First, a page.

Wednesday, 12 July 2017


As Versailles grew in size so did the number of inhabitants. The king sought a retreat where he could indulge in the small pleasures of gambling and hosting minor parties. The key was size; Marly was only meant to be a small château to force the number of invited guests down. The king had demanded that the chosen location must have a good view and be surrounded by forest rich on game. The chosen placed lay 7 km north-west of Versailles; a distance comfortable enough to be easily made in a day.

Ironically, the construction of Marly began already in 1679 - before the court had moved to Versailles. Jules Hardouin-Mansart and Charles Le Brun collaborated with the design. The king's personal pavilion was decorated with references to Apollo in his sun-chariot.

Recontruction of the king's pavilion

By 1684 the construction was finished. In June of that year Louis XIV brought his nearest relations to the opening of the hydraulics. That in itself had been a feat to accomplish. Marly was located on somewhat of a slope which meant that water was not naturally there. Consequently, it had to be brought there by the inventions of man. The result was the so-called Marly machine. Fourteen large paddlewheel were powered by the Seine and provided water for Versailles and Marly. However, it was only possible to supply one at a time. Therefore, it depended on where the happened to be staying. When he was at Versailles the fountains there would be flowing; if he was at Marly the fountains of Versailles would lay dry.

It was not until 1686 that the king could inhabit Marly for the first time. From then on Louis XIV would continue to add to his new retreat. Two years later a small stable was added for the king's horses. This meant that the horses no longer had to be brought from Versailles. Wide paths were added to the hunting grounds for ladies or the elderly to follow the hunt. In 1697-98 the "river" was finished which added a touch of water so important to Baroque design. This "river" led to a remarkably large waterfall which fell over marble decorations.

- notice the king's pavilion to the centre

The design itself was something quite new. The king and his nearest family would inhabit the largest pavilion which was - naturally - located in the centre. Immediately before and behind the king's pavilion lay large beds of water. Spread out in a straight line were smaller pavilions named after Greek gods or ideals. These were reserved for the privileged few who were invited by the king.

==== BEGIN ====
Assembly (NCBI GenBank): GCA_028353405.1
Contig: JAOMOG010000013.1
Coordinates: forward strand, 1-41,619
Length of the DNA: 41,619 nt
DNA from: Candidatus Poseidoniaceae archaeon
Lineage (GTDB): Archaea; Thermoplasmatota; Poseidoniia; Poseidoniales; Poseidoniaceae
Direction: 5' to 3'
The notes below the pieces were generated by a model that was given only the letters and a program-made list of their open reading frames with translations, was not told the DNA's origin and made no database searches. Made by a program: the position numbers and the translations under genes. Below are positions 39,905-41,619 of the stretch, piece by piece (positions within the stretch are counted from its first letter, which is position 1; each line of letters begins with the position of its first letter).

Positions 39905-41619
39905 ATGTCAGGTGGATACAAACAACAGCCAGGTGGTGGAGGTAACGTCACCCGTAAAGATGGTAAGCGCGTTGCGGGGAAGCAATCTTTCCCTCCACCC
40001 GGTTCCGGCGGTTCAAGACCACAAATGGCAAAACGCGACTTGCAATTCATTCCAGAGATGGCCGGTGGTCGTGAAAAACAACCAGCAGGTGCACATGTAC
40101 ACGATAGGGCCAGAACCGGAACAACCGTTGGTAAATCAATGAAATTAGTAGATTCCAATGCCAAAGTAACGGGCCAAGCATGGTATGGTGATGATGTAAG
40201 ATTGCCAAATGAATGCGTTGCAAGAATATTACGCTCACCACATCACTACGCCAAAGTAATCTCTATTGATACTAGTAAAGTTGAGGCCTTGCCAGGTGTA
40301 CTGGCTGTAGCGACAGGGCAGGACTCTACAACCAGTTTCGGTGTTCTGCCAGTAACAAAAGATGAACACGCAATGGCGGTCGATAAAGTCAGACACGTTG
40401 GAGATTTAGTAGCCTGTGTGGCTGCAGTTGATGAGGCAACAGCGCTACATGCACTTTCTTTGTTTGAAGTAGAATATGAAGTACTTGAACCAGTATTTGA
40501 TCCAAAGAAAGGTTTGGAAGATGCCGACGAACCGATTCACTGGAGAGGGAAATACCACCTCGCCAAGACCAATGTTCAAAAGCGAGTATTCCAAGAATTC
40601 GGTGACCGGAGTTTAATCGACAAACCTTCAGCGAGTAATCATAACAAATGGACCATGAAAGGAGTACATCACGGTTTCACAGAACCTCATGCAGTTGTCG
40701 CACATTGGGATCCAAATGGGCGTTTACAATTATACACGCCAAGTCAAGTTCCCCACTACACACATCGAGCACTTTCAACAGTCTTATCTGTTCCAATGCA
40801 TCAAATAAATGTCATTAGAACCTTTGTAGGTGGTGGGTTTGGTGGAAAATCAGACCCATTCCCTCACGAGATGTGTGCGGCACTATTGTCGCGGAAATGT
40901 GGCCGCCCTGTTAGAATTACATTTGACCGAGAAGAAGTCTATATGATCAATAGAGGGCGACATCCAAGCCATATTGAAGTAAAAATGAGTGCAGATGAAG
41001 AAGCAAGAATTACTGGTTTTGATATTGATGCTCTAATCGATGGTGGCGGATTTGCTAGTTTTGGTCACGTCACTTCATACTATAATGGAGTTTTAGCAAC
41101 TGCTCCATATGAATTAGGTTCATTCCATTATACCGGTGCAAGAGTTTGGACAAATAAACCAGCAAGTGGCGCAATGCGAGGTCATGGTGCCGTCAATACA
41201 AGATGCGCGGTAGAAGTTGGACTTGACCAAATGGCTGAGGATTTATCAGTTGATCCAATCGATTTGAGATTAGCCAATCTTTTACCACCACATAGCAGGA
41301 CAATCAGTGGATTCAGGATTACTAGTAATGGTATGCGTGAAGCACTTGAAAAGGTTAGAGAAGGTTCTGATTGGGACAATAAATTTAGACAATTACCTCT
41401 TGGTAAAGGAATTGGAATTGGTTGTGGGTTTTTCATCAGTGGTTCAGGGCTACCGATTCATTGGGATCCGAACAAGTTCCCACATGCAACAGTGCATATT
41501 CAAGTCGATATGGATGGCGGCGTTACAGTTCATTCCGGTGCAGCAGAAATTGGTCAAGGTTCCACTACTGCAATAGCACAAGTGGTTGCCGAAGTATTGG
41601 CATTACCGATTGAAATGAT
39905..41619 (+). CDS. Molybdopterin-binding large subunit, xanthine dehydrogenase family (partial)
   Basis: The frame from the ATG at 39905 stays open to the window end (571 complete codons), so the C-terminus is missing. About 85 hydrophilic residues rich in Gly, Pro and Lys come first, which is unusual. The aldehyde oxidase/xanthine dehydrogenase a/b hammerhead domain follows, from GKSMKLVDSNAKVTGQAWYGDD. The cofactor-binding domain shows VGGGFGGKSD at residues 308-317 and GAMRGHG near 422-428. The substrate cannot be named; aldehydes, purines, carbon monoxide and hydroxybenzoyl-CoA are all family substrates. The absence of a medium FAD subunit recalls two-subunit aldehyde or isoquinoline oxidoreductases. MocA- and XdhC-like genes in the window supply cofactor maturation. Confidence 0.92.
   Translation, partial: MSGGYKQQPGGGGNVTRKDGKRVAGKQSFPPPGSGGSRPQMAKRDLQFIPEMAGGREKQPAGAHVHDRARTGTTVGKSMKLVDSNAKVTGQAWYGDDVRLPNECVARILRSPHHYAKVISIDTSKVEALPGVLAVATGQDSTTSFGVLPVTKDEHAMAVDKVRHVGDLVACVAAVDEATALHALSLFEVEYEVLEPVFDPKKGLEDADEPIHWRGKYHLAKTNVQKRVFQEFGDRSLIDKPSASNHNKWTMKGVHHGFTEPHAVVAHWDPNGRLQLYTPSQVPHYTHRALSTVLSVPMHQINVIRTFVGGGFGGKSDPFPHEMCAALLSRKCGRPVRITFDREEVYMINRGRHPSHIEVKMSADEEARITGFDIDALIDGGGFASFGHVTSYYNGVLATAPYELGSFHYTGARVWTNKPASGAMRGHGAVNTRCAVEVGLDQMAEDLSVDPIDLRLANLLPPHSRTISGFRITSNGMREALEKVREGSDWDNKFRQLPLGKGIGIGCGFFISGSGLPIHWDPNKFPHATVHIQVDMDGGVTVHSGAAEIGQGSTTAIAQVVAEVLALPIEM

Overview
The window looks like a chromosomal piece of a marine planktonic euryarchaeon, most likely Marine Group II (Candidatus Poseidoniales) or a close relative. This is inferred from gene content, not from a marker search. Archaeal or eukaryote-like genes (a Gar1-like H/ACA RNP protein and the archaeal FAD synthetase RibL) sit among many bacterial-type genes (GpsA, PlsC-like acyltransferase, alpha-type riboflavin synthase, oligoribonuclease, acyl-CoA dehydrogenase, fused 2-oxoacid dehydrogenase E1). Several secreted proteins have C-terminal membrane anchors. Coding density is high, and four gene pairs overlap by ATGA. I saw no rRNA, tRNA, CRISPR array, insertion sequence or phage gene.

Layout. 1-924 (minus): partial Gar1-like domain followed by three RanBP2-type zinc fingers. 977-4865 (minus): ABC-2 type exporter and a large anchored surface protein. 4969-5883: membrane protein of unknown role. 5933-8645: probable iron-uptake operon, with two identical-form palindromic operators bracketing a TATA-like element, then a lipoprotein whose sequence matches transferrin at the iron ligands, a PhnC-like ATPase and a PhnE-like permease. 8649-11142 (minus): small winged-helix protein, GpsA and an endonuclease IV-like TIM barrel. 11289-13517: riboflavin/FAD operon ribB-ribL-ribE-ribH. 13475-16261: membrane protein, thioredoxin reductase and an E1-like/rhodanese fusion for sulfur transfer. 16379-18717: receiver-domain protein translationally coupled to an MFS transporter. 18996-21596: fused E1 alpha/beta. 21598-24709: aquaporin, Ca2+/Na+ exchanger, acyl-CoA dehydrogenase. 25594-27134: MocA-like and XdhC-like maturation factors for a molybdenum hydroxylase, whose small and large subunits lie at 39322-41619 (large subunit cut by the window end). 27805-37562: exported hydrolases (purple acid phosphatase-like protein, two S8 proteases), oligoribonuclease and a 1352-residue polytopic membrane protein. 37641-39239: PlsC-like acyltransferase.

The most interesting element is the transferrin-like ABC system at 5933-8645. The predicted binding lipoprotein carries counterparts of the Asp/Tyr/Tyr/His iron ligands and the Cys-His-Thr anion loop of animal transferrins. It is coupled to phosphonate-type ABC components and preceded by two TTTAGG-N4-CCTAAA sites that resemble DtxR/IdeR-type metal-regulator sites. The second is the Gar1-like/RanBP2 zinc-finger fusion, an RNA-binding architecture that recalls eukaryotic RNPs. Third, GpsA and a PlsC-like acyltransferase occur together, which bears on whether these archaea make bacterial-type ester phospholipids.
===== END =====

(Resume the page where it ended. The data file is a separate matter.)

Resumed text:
Although Marly was meant to be a pleasure retreat it was still a royal residence. Four pavilions were erected in the vicinity of the king's pavilion. The housed the royal guards. servants and a chapel. One of these were converted in 1688 to a bath for the guests.

View from the front

The pavilions must have been a sight in themselves. They were richly decorated with coloured polychrome which formed trompe-l'oeils. In the years following 1686 the pavilions saw their surroundings embellished. Before their "backyards" had been plain grass banks; these were transformed into groves and parterres with fountains. It can only be imagined that the courtiers who were lucky enough to go appreciated it.
Each pavilion was connected to the next via a trellis arch and flanked by yew trees. Actually, yew trees were often used for the gardens of Marly. So were orange trees; a favourite of Louis XIV.

Towards the end of his life, Louis XIV would spend more and more time at Marly. His visits there varied between an afternoon and little over a week. When the queen died her rooms were given to the Grand Dauphin. Likewise, the members of the royal family had small apartments there. 

Chapel (right) and guards' house (left)

During Louis XIV's reign it was considered an extreme privilege to be included on the guest-list to Marly. Courtiers would announce their interest in going by simply asking "Sire, Marly?". Eventually, this became a nuisance to the king who instead had a list of the invitees posted. This tradition of asking continued with both Louis XV and Louis XVI. However, in 1746 the admittance was far less strict than earlier. This year it became the norm for anyone who asked to be received.

Sadly, neither the Regent nor Louis XV was particularly excited by Marly. The place was seldom visited after 1715. In 1728 the "river" was removed and converted into a field. Still, it was all but deserted.
Grounds of Marly

Louis XVI used Marly as well but not nearly as frequently as Louis XIV had. The interest in Marly had become considerably less enthusiastic since other châteaux had been build: Choisy, Bellevue and La Muette were all more in the modern style. The last royal visit was in June 1789.

Pavilion of Thétys

The château was demolished in 1806 after having been used as a factory which failed. Nothing remains today of the once so beloved château of Louis XIV. Only parts of the park and the so-called drinking pool (for the horses) are still intact.

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